The Feminist Dilemma-What to Do When Sexism Meets Ageism
Bersing, Doris, Aging Today
In the wake of the struggle for women's equality in the 1960s and '70s, then the unfolding of new feminine roles in the '80s, I've wondered for some time how the women involved in this fight might become true elders, as well as what role they could embrace in their later years. Many possibilities come to mind-but I had no idea of the learning experience I was about to have when I last went to one of the residential facilities I routinely visit in my capacity as a geriatric clinical psychologist.
One does not ordinarily think of assisted living facilities as either the cradle of feminism or a shining example of the women's liberation movement. Typically, these facilities are sprinkled with elders in various stages of decline, a few still feisty and engaged, with most being somewhere in between. Many of these places try to portray themselves as a home away from home; meanwhile, the staff is on overload, operating at a hectic pace.
On that particular day, amid a swirl of activity, I met Josephine, age 72, who had been living at the care facility for two years. Diagnosed with mild cognitive impairment, Josephine was at high risk for falls and incontinence.
When I arrived, Josephine, in a firm voice and with a distinctive Southern accent, was ordering an employee to look for her lost cat. I approached Josephine, introduced myself and offered to help with her cat search. When we found the cat, Josephine's mood immediately lightened, and I invited her for tea.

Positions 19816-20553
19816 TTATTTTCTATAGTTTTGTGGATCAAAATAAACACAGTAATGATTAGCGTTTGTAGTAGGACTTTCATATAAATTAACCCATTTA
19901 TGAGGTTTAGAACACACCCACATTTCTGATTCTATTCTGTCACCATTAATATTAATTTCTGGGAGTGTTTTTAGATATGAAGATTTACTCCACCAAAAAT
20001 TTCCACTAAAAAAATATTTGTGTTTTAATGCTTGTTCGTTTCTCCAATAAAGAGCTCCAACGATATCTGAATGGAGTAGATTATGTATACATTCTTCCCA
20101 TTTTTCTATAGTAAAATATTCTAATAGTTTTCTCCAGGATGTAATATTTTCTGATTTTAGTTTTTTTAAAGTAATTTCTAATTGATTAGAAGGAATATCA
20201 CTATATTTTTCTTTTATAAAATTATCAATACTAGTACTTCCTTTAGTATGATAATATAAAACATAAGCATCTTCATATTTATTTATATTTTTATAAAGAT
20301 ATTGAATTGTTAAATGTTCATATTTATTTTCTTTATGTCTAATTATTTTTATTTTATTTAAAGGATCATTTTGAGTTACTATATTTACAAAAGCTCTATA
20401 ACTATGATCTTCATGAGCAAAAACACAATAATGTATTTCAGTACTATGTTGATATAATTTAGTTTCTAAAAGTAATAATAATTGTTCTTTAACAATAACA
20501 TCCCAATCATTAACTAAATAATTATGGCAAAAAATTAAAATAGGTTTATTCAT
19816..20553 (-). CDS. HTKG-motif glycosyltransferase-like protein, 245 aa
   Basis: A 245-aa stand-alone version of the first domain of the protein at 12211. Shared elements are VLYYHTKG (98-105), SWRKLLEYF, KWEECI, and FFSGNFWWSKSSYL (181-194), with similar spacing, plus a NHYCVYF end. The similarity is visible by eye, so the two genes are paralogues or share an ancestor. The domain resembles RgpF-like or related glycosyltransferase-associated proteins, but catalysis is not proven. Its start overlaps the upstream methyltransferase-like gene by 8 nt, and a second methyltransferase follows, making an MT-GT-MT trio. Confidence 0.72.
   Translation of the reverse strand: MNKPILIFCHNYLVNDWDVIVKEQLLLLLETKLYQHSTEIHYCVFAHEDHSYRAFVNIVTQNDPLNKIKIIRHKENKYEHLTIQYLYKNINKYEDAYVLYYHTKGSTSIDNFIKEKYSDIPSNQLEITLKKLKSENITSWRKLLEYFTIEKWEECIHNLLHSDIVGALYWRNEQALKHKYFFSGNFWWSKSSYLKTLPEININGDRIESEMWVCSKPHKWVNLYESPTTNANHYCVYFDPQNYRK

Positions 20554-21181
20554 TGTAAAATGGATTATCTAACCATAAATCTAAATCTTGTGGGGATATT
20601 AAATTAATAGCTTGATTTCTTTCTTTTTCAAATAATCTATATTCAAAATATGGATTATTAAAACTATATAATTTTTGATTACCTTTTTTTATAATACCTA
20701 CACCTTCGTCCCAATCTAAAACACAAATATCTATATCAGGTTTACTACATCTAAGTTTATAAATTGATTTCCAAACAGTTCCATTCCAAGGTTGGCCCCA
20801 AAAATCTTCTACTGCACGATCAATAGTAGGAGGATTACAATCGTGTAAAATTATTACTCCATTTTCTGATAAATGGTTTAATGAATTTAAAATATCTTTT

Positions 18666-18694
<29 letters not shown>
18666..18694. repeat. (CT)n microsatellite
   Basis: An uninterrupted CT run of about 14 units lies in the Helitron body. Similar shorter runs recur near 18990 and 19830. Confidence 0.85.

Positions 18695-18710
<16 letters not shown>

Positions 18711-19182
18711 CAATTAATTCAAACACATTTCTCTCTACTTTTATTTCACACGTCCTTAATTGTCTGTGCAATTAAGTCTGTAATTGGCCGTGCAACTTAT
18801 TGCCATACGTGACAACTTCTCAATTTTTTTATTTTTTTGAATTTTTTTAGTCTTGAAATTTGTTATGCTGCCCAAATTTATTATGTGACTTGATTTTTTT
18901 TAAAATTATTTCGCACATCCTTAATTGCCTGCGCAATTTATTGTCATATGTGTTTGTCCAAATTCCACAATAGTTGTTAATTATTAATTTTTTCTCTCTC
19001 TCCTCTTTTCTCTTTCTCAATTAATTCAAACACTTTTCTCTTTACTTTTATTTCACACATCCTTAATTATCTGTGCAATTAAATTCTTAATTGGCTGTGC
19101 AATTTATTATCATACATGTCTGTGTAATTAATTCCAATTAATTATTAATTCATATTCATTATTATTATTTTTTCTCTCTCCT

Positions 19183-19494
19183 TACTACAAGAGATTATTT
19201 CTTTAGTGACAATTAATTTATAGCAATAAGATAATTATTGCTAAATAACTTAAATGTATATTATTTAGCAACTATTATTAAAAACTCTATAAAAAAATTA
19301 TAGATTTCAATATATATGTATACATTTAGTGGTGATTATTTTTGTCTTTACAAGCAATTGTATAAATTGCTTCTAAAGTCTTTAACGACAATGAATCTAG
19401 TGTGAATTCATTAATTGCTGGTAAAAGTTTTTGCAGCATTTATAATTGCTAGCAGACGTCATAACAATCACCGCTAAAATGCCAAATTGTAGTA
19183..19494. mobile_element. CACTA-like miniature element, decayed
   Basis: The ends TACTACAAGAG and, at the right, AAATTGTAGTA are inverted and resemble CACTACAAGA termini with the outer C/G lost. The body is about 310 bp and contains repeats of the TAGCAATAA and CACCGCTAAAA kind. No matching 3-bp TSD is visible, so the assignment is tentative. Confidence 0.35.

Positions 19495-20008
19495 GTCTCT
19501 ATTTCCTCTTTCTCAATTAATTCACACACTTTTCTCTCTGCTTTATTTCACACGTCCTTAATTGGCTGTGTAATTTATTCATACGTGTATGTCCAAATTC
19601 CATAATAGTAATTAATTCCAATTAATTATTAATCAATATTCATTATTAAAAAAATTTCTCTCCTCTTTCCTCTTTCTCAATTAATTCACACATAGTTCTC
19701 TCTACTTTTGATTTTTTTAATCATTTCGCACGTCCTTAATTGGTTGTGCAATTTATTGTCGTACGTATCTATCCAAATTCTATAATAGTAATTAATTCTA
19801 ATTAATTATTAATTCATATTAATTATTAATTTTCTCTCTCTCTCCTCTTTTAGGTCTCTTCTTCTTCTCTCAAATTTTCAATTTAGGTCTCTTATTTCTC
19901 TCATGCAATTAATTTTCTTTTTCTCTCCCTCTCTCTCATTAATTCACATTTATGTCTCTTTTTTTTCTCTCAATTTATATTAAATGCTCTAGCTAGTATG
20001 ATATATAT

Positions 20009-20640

"You're a high-spirited lady, aren't you," I said. "Still feisty after all these years."
"Once a fighter, always a fighter," she answered. I asked, "What battles have you fought?"
As I soon learned, Josephine had participated in the 1955 Montgomery Bus Boycott in Alabama after Rosa Parks was arrested for refusing to give up her bus seat. Eight years later, after many more civil rights battles, she was in Washington, D.C., to hear Martin Luther King's "I Have a Dream" speech. In the late 1960s she was still at it, fighting for various women's rights, such as equal employment and no-fault divorce.
When I asked her about her current life, she smiled and said that the highlight of her week was talking with the young interns and volunteers who came to the facility to teach classes and spend time with residents. Josephine appreciated the way the young people listened to her stories. "They really seem to want to know, to learn from my past and my experiences," she said. "I tell them about my struggles and conquests."
Although Josephine did not fit the image I had of an aging feminist, her stories about frondine battles in the movements for civil rights and women's equality resonated with me. Josephine and other women like her have made me reflect on what challenges will come next for aging women in a society mat remains plagued with ageism and sexism. Josephine reflects a shift of the feminist paradigm from liberation to mentoring, a shift that ideally brings more meaningful opportunities for aging women.
We seldom question how me women's movement has affected older women, especially former activists. Elderly women today face personal challenges that trigger some profound questions - among mem, What is their role as they age? Reproduction is no longer a goal, nor is raising children. If they had a career, it is in the past, or nearly so. Traditional roles fer midlife or older women - such as caring for grandchildren or caregiving for a husband or other fantily member are still common for women, but these limited identities may be difficult to bear for those who spent a lifetime trying to make a difference.
OLDER WOMEN 'INVISIBLE'
The older woman, with her dry skin and wrinkled body, is no longer regarded as pretty, sexy, vital or accomplished; she is considered to be in what I call her dimmed time. Jungian psychotherapist and author Jean Shinoda Bolen has said, "In a youth-oriented patriarchy, especially, to become an older woman is to become invisible: a nonentity. …